Simonis was filming the incident from the sidewalk when a group of officers approached and noticed the equipment Simonis said was for scientific documentation. In footage of the incident that Simonis filmed with a body cam and later posted on Twitter, the journalist can be heard yelling “I am press and that is scientific equipment!” as a police officer tells him, “well it’s a weapon right now.” Simonis said the equipment consisted of a metal bucket filled with sand and fireplace tongs used to extinguish and examine hot objects, such as gas canisters.

The journalist said they were wearing a helmet and hazard vest that had “press” written on them in black permanent marker.

As the officer grabbed the bucket and tongs from Simonis, the two struggled until an officer sprayed the journalist with pepper spray, Simonis told the Tracker. At that point, Simonis said, the equipment and cell phone went flying. WIth tear gas on their face and back, Simonis approached the officers and began yelling angrily. Simonis was then hit in the thigh and rear with two crowd-control rounds.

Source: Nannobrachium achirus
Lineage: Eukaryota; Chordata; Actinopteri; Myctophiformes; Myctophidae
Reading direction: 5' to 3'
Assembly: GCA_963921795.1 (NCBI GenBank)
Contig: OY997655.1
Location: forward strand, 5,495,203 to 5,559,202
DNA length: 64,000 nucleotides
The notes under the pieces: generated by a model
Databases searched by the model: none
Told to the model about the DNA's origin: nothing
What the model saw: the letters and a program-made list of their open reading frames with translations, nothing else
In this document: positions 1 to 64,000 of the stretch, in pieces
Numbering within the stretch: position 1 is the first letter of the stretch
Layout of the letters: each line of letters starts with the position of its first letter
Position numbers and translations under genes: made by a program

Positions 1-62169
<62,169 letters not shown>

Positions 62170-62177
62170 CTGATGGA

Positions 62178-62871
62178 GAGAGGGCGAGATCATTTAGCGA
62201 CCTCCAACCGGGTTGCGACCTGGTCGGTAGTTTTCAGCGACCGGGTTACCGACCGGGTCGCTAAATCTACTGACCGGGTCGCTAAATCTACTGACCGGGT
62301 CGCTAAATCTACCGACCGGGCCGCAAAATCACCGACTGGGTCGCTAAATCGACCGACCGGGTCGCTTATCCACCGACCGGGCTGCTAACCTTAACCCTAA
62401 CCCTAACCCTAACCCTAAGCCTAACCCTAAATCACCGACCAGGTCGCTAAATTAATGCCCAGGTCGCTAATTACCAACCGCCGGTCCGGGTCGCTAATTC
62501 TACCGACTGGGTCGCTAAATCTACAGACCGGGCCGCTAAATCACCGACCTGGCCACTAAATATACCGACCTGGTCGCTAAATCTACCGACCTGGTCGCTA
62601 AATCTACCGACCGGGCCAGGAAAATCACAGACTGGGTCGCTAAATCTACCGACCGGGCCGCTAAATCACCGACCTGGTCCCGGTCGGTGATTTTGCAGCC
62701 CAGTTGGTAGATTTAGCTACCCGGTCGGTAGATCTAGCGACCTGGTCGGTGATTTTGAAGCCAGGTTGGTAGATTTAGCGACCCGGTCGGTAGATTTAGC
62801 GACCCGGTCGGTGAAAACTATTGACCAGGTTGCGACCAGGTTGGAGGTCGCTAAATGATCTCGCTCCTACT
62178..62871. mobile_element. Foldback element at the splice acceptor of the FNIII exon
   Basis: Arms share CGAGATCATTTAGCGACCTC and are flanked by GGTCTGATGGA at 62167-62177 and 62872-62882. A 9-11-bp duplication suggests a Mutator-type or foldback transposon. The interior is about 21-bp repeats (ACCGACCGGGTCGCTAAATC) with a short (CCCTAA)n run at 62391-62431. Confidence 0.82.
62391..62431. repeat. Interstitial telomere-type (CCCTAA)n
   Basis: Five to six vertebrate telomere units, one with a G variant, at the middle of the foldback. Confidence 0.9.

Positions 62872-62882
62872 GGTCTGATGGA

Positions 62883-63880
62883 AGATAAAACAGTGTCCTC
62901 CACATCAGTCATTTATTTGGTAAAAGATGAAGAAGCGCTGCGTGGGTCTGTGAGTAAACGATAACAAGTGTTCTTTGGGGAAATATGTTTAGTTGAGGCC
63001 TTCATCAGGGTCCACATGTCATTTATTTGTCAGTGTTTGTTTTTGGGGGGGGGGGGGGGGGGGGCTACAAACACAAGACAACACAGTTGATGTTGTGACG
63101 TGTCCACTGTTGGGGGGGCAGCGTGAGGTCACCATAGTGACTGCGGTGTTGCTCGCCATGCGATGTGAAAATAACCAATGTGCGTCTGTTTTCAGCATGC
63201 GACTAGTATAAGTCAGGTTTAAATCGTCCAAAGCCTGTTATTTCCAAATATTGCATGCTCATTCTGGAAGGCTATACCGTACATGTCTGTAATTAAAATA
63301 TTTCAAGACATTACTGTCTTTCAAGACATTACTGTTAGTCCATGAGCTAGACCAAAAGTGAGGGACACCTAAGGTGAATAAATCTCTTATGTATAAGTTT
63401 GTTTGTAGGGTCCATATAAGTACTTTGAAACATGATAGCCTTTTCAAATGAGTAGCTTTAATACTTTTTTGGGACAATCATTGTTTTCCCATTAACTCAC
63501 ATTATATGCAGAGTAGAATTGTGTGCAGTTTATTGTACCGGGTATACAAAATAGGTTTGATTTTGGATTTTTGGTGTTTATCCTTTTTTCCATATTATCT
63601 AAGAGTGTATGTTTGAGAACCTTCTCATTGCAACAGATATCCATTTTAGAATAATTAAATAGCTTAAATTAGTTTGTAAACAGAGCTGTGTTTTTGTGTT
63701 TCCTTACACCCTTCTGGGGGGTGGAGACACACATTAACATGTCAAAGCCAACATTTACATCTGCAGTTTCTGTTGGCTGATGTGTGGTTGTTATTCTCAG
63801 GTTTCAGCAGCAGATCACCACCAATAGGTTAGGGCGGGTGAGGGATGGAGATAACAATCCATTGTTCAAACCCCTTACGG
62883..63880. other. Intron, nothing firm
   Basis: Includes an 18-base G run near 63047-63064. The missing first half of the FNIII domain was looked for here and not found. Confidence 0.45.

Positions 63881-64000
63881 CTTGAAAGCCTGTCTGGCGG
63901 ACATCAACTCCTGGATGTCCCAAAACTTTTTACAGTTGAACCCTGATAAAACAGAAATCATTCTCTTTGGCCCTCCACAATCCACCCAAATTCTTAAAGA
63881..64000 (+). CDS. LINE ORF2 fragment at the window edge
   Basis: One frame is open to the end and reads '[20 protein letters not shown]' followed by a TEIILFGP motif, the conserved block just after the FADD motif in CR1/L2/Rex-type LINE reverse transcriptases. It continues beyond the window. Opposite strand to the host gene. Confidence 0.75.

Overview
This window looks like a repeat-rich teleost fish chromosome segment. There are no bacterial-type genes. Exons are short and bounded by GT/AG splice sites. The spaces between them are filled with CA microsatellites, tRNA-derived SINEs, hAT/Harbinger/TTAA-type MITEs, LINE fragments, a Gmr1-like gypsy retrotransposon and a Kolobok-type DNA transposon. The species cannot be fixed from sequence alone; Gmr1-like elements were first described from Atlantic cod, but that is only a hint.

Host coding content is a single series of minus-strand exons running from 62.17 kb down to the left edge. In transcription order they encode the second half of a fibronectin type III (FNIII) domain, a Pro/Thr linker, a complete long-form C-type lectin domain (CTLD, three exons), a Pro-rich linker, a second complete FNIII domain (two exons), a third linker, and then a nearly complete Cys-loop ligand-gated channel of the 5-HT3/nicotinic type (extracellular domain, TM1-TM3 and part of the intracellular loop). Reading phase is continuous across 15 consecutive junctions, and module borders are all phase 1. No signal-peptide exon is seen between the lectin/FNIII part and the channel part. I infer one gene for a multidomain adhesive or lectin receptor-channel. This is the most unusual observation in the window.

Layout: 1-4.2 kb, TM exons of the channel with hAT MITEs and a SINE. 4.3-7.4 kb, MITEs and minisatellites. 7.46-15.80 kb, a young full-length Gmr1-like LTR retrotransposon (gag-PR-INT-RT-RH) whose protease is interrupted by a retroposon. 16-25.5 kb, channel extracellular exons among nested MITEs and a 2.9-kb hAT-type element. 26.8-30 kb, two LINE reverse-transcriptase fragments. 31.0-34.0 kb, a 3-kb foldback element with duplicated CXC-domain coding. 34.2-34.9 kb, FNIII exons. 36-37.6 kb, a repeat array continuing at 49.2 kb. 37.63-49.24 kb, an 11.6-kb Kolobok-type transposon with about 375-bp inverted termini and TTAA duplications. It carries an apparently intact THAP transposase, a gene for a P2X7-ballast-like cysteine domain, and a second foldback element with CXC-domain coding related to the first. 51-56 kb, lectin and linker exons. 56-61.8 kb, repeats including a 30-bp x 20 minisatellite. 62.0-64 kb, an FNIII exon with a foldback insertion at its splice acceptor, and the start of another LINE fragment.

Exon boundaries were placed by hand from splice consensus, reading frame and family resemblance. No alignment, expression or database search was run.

Simonis then walked to where their car was parked nearby and washed off the tear gas. The journalist was missing their phone and car keys, which had been attached to the bucket with a carabiner. Several hours later, Simonis said a friend returned to the scene and convinced the officers to return his bucket and fireplace tongs. Simonis also said an unidentified individual found and returned the cell phone but didn’t provide more information.

Simonis posted photos to Twitter showing bruises on their thigh and hip area from the impact rounds.

Portland Police Bureau spokesman Sgt. Kevin Allen declined to comment on the incident, citing continuing litigation involving the City of Portland.

The U.S. Press Freedom Tracker is documenting several hundred incidents of journalists being assaulted, arrested, struck by crowd control ammunition or tear gas, or having their equipment damaged while covering protests across the country. Find these incidents here.


This content originally appeared on U.S. Press Freedom Tracker: All Incidents and was authored by U.S. Press Freedom Tracker: All Incidents.